You see, I don’t really believe fans can alter the games with “lucky” socks or switching seats. That makes no logical sense. But what does make a difference is when a person or group of people unite in belief. Just like in the movie “Elf,” if we all believe, it will happen.

Faith, by definition, is an act of irrationality. Many of my rational friends who are Cardinals fans do not have faith in this team winning the World Series and often do not have faith even in their own lives. “It’s better to just be prepared for the Cardinals losing it all,” they say. “That way, it will be easier to move on.” Sound familiar?

Better question: Move on to what? Your average, pessimistic life? No, I refuse to live that way. In a world of faith, life is suddenly exciting and wonderful. And even if the Cardinals win the World Series, I still have faith that something good will come to those who believe.

So, yes, this October my shirt will be off for my team. I will be “Shirtless in St. Louis.” You may think I’m stupid or crazy but I’m just here to have fun and spread love for the cause.

Clear eyes, shirts off, can’t lose.

Sourcing and framing

Every article is framed, whether you like it or not. Journalists choose who to talk to and who not to talk to in articles which causes frames.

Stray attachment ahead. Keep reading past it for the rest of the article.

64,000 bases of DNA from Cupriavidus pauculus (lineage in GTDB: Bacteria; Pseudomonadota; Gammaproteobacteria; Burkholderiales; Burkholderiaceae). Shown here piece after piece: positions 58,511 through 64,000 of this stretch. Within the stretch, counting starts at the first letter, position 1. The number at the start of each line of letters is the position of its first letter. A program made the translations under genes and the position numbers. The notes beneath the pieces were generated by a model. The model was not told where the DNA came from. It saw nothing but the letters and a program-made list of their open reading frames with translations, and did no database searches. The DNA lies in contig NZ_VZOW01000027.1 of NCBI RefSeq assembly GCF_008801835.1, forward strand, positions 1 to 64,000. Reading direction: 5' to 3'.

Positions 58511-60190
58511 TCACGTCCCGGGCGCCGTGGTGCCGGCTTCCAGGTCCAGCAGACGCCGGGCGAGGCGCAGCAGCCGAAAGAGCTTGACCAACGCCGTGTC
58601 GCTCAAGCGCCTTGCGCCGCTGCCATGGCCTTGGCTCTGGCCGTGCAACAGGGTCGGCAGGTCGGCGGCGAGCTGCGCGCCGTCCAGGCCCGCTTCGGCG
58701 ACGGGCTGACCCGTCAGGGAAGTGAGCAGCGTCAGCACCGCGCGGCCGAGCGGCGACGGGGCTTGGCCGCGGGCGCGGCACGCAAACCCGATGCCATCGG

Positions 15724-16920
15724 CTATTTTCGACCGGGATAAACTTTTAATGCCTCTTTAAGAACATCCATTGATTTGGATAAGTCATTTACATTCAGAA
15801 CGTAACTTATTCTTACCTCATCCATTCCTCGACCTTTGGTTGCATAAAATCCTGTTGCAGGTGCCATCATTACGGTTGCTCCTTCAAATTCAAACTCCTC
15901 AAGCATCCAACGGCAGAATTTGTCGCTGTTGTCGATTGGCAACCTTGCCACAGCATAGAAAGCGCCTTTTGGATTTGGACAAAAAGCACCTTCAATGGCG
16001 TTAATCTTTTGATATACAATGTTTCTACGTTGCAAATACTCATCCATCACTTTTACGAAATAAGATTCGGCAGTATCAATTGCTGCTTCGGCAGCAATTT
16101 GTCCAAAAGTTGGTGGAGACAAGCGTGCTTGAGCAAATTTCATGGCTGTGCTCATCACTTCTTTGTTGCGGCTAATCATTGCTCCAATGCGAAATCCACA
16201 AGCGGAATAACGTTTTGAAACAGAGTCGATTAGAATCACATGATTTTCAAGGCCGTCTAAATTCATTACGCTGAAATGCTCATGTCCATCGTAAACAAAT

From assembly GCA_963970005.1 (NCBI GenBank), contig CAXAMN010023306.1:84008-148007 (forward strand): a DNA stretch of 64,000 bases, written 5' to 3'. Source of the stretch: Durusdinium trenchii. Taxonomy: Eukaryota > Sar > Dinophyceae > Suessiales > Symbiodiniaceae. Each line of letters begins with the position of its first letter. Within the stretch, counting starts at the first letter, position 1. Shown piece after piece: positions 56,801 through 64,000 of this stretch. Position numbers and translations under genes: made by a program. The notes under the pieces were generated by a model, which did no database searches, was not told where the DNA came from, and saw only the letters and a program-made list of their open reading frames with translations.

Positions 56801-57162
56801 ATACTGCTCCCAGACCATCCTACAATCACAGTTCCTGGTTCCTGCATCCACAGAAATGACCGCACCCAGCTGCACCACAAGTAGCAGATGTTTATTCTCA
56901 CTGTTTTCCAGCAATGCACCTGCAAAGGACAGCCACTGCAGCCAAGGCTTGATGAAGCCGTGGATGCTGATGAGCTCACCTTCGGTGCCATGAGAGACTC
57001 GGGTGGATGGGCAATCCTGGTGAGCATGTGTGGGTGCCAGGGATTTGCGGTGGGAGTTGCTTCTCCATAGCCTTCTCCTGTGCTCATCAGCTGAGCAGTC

Since frames are unavoidable, journalists shouldn’t concern themselves with with whether or not their article is framed. The better question: is a frame transparent, so readers don’t feel deceived, and is the frame done effectively? Any educated reader knows to seek out multiple viewpoints on an issue, so reading both “Smell of money” and “Bad air” adds different perspectives on the same issue. Both articles are framed effectively, but, on their own, they do not give the complete picture.

“Ya’ll smell that? That’s the smell of money”

Bryan Mealer frames the beginning of the story from his family’s point of view. He openly talks about his own perspective on oil booms and then launches into stories from others involved in oil booms, giving his own commentary on those stories. Mealer also uses official sources in his story, including the University of Texas. I like the use of “I” as it adds transparency to his reporting process, and, although he didn’t interview or write about everyone who was involved in oil booms, at least his writing style was honest. The frame in the piece clearly demonstrated he was writing from his own experiences and observations of big oil in Texas.

There only photo in the piece was of an oil truck rolling down a Texas highway. The photo shows the pervasiveness of oil in Texas.

“Big oil, bad air”

It’s worth mentioning that the framing in this article is done by three different news agencies, meaning many different perspectives went into creating this piece. The story begins with a personal lede, focusing on a how oil and gas booms affect a couple’s health. The story then uses “official statistics” frames, citing researched facts, and talks to scientists, another “official” source. After reading “Smell of money” I feel like I have a more complete understanding of the oil and gas boom story in Texas. These two stories alone, though, do not give the whole story of big oil in Texas.

The photos in “Big oil” give a distinctly anti-oil feel, predominantly using photos of people suffering from the environmental issues and big, ugly oil flames burning into the blue sky.